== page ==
Struggling Times

Overview

Pulitzer Prize–winning poet Louis Simpson has been a leading figure in American letters for more than half a century. Born in the West Indies, Simpson immigrated to the United States at the age of seventeen. He studied at Columbia University, then served the US Army in active duty in Europe during World War II. After the war he continued his studies at Columbia and at the University of Paris. While living in France, he published his first book of poems, The Arrivistes (1949).

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Overview

Pulitzer Prize–winning poet Louis Simpson has been a leading figure in American letters for more than half a century. Born in the West Indies, Simpson immigrated to the United States at the age of seventeen. He studied at Columbia University, then served the US Army in active duty in Europe during World War II. After the war he continued his studies at Columbia and at the University of Paris. While living in France, he published his first book of poems, The Arrivistes (1949).

The poems in Struggling Times find Simpson’s distinct imaginative voice working at its full poetic power. Both timely and personal, the poems reveal Simpson’s ongoing quarrel with suburban America, as well as the American government’s struggle to retain its integrity and honor in the midst of its own aggression and worldwide strife.

You have to be careful
what you hear or see.
In Afghanistan I saw

the man and the woman
who were caught in adultery
buried up to their heads.

Their children were brought
and told to throw stones.
I can still see the heads

twisting on the ground.
The poor devil in Papillon
with his head in the guillotine . . .

but Goya’s half-buried dog
looking up at the sky
I think was the worst of all.

"This is the Jamaican-born Simpson's 18th collection; its dry trimeters and tragic resignations should certainly please the faithful fans... Yet the new poems, as much as any in his oeuvre, leave room for unexpected happiness...Simpson believes in endurance and the rewards of the ordinary. He can, at his best, make his readers believe in those things too."

                                                                --Publishers Weekly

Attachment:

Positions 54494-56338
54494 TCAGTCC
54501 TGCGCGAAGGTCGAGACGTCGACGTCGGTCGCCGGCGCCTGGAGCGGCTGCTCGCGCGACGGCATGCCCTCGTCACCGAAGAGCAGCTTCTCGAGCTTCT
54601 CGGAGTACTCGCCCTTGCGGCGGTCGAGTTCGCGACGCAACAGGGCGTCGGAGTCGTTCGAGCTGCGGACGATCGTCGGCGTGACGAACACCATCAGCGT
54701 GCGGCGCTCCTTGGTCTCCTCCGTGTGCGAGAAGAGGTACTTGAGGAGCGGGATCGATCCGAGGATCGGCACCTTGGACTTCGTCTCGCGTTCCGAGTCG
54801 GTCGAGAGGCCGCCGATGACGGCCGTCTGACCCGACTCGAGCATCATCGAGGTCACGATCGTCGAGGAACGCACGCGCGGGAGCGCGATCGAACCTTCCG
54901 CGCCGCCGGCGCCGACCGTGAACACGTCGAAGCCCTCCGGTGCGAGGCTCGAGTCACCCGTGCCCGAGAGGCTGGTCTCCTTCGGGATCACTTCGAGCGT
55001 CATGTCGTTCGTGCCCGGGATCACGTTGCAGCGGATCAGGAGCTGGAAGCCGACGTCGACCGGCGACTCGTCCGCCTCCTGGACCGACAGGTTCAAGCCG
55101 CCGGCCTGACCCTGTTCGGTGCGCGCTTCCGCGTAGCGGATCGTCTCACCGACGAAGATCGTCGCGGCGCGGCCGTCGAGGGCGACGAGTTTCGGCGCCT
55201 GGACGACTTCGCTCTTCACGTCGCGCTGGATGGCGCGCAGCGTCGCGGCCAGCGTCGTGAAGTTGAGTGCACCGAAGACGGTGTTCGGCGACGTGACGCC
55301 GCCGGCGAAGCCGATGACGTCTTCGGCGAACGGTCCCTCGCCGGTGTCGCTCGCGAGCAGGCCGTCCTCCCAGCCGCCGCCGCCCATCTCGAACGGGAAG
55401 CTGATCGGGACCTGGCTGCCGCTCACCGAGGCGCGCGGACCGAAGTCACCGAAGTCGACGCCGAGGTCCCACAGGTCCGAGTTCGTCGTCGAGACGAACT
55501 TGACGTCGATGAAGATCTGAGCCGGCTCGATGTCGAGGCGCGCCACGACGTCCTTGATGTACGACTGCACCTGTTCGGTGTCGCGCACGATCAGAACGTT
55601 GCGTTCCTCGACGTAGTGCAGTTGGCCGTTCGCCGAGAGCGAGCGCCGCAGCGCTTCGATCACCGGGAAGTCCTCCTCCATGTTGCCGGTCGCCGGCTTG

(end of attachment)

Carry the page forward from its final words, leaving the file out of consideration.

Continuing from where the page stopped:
Louis Simpson’s last book, The Owner of the House: New Collected Poems 1940-2001, (BOA Editions, Ltd., 2003) was finalist for the National Book Award and the Griffin Poetry Prize. His other honors include the Prix de Rome, Guggenheim Foundation fellowships, and the Columbia Medal for Excellence.

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Editorial Reviews

Publishers Weekly

This is the Jamaica-born Simpson's 18th collection; its dry trimeters and tragic resignations should certainly please the faithful fans who have followed Simpson through six decades of acerbic prose and verse about existential resignation and middle-class malaise. Headline news, schadenfreude and the trials of old age are for Simpson just examples of the limits and pains endemic to all human life: in one poem Simpson says "that the things we care about/ are suddenly disappearing/ and that they always were." Yet the new poems, as much as any in his oeuvre, leave room for unexpected happiness: a brisk lyric celebrates the unconventional marriage of W.B. and Georgie Yeats. She took dictation from spirits, he wrote about ungovernable desires, "And if it wasn't love/ as love is in the movies,/ they didn't seem to mind." Many of his new poems raise themselves above the bitterness his earlier work could court. And yet he remains alert to evil, too, as when he writes of notoriously grisly, nightmarish paintings: "This angel was painted by Goya/ who doesn't believe in God." Simpson believes in endurance and the rewards of the ordinary. He can, at his best, make his readers believe in those things, too. (Apr.)

Copyright © Reed Business Information, a division of Reed Elsevier Inc. All rights reserved.
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Product Details

  • ISBN-13: 9781934414194
  • Publisher: BOA Editions, Ltd.
  • Publication date: 4/1/2009
  • Series: American Poets Continuum Series
  • Pages: 88
  • Sales rank: 1,223,113
  • Product dimensions: 5.90 (w) x 8.90 (h) x 0.30 (d)

Meet the Author


Educated at Munro College (Jamaica, West Indies) and at Columbia where he received his doctorate, Louis Simpson has taught at various universities. The author of seventeen books of poetry, he has received the Rome Fellowship of the American Academy of Arts and Letters, a Hudson Review Fellowship, Guggenheim Foundation fellowships, and the Pulitzer Prize.
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